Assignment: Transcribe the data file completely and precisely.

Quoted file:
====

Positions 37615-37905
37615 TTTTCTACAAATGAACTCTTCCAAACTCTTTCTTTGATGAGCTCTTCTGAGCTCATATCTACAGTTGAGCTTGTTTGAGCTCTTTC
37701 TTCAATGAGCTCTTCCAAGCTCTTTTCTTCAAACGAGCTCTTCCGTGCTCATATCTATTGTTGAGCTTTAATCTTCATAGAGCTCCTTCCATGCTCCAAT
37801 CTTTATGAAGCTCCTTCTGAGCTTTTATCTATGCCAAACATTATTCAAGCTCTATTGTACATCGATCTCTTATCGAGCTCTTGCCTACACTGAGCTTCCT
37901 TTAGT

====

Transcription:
Positions 37615-37905
37615 TTTTCTACAAATGAACTCTTCCAAACTCTTTCTTTGATGAGCTCTTCTGAGCTCATATCTACAGTTGAGCTTGTTTGAGCTCTTTC
37701 TTCAATGAGCTCTTCCAAGCTCTTTTCTTCAAACGAGCTCTTCCGTGCTCATATCTATTGTTGAGCTTTAATCTTCATAGAGCTCCTTCCATGCTCCAAT
37801 CTTTATGAAGCTCCTTCTGAGCTTTTATCTATGCCAAACATTATTCAAGCTCTATTGTACATCGATCTCTTATCGAGCTCTTGCCTACACTGAGCTTCCT
37901 TTAGT